The CyberWire is pleased to announce that a new regular feature, our Research Saturday podcast, will launch tomorrow. Every week we'll feature research into cyber threats, vulnerabilities, and mitigations—any topics relevant to operating safely and securely in cyberspace. In our inaugural edition we speak with Deepen Desai from ZScaler about their research into Cobian RAT. There's no justice, but in this case that may not be entirely a bad thing: the RAT has a backdoor, allowing the original author to gain access and control over all of the installations in the wild. So the bad guys who go for this free tool are being played by the alpha bad guy.
Mr. Smith goes to Washington. (So does Mr. Kaspersky.)
Scotland's Parliament continues to work against a long-running cyber campaign against Holyrood.
A misconfigured cloud database compiled by TargetSmart, a political campaign data broker, has exposed information about Alaska voters online. TargetSmart blames a third-party vendor.
Equifax has confirmed that a known but unpatched Apache Struts vulnerability lies at the root of the breach it disclosed last week. General outrage mounts, as the Equifax CEO is summoned to Capitol Hill amidst comparisons of his company to Enron. The Federal Trade Commission has, as expected, opened its own investigation.
The Equifax breach has prompted calls for more regulation of data collection—Bruce Schneier calls it a problem the market can't solve.
Eugene Kaspersky has also accepted an invitation to testify before Congress. He maintains this week's ban on his eponymous company's security software by the US Department of Homeland Security is unfair, that they've been caught up in a Russo-American geopolitical squabble.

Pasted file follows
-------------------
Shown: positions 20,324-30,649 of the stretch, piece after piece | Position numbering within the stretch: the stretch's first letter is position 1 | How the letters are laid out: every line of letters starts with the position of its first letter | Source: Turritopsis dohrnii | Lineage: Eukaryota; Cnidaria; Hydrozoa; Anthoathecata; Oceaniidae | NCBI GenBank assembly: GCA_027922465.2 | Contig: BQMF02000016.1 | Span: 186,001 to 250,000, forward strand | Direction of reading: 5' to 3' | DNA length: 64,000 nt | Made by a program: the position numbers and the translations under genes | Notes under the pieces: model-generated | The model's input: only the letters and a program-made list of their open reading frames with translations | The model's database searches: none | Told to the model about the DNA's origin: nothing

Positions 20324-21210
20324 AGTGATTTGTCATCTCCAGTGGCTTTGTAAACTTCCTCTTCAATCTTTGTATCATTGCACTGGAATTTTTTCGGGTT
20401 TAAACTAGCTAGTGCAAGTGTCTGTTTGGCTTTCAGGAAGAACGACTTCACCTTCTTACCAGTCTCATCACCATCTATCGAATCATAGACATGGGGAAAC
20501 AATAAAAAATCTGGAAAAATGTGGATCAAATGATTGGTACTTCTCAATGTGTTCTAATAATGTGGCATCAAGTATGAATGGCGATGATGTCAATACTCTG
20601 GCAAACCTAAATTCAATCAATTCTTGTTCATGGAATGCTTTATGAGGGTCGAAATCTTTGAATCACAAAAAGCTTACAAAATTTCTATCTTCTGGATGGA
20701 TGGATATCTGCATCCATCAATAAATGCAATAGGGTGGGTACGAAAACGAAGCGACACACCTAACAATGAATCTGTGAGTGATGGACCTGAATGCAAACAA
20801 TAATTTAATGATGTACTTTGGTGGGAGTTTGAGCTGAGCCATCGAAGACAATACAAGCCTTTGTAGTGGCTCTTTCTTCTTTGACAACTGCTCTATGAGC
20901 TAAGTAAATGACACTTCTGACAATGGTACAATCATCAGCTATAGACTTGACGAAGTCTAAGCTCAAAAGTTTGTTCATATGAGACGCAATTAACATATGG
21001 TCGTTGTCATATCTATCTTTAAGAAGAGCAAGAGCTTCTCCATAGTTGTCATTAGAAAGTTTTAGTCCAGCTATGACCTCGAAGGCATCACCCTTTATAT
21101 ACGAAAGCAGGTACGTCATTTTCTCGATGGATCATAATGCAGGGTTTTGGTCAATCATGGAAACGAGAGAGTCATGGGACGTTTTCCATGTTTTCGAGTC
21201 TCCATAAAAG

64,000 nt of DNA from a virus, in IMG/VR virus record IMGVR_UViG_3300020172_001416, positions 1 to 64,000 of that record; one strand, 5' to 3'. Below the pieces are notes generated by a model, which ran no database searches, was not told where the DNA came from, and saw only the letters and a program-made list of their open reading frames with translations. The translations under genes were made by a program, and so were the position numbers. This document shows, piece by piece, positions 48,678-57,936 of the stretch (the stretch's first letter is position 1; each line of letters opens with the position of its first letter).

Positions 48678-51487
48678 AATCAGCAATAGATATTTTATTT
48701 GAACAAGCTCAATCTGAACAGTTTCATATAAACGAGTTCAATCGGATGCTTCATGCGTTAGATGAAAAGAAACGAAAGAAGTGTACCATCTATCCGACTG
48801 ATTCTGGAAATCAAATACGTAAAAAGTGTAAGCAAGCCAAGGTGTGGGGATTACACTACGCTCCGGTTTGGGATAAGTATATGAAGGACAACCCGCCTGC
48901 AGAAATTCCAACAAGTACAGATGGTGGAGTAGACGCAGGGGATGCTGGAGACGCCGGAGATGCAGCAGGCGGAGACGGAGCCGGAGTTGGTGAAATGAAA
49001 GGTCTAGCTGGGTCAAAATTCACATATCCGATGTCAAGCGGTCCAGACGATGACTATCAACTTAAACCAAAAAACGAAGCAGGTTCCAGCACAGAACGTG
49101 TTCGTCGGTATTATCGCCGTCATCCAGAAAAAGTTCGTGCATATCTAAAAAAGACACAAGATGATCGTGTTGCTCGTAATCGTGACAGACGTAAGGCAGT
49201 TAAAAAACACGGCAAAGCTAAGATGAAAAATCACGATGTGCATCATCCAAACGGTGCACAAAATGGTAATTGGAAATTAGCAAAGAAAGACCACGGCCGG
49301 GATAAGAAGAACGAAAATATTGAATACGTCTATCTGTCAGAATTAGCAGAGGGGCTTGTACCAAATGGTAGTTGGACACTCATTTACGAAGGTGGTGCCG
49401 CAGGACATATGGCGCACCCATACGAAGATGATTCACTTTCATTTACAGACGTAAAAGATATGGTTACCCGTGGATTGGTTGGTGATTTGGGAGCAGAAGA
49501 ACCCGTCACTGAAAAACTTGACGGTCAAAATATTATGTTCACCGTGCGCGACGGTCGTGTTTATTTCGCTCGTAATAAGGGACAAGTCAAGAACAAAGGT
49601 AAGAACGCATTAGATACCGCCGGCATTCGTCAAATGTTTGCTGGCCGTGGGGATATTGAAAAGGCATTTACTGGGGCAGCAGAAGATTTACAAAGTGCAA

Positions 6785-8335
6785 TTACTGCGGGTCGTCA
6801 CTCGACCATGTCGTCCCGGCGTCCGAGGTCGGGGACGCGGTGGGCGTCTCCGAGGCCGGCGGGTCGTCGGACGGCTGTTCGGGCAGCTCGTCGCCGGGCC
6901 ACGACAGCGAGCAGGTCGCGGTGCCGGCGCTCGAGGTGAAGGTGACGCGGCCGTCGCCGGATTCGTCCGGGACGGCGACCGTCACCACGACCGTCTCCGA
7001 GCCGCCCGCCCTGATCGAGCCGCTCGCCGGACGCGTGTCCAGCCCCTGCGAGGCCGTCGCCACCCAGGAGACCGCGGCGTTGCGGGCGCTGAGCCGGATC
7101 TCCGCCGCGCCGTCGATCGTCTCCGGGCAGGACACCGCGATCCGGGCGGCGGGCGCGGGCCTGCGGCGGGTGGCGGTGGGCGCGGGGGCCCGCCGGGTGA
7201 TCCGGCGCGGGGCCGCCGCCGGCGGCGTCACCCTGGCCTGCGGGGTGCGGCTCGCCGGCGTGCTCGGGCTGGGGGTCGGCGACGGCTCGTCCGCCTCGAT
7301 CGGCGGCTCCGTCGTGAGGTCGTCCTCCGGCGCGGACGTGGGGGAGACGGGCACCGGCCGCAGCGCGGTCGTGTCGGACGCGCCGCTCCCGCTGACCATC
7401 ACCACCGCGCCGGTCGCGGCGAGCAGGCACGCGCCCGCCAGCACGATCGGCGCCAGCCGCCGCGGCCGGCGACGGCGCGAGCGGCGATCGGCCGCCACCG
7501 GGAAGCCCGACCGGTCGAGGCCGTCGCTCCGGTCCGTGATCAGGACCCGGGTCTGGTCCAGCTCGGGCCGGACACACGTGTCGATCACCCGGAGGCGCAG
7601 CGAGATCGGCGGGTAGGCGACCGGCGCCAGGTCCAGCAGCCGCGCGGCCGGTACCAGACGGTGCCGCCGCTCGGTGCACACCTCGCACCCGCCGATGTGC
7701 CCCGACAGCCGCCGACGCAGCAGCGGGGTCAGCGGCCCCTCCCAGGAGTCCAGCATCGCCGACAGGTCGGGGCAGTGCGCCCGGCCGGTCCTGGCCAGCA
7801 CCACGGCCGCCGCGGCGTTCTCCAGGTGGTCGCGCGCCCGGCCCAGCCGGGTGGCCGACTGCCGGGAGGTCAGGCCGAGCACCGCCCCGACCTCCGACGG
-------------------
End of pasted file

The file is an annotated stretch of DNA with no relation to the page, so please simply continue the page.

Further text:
The US Navy has dispatched a cyber investigation team to look into the USS McCain's collision with a merchant ship near Singapore. No evidence of hacking is so far known, but absence of evidence isn't (yet) being taken as evidence of absence.
WikiLeaks is doing some trolling of US DCI Pompeo over Pompeo's complaint to Harvard that the university's offer of a Kennedy School fellowship to Chelsea Manning disgracefully honored someone who betrayed the US and the warrior ethos. WikiLeak's Assange thinks the outrage selective. (Harvard has since withdrawn its offer.) Assange's trolling gets some enthusiastic meta-trolling from RT.
Today's issue includes events affecting Argentina, Australia, China, India, Iraq, Russia, Syria, Ukraine, United Kingdom, United States, and and Venezuela.
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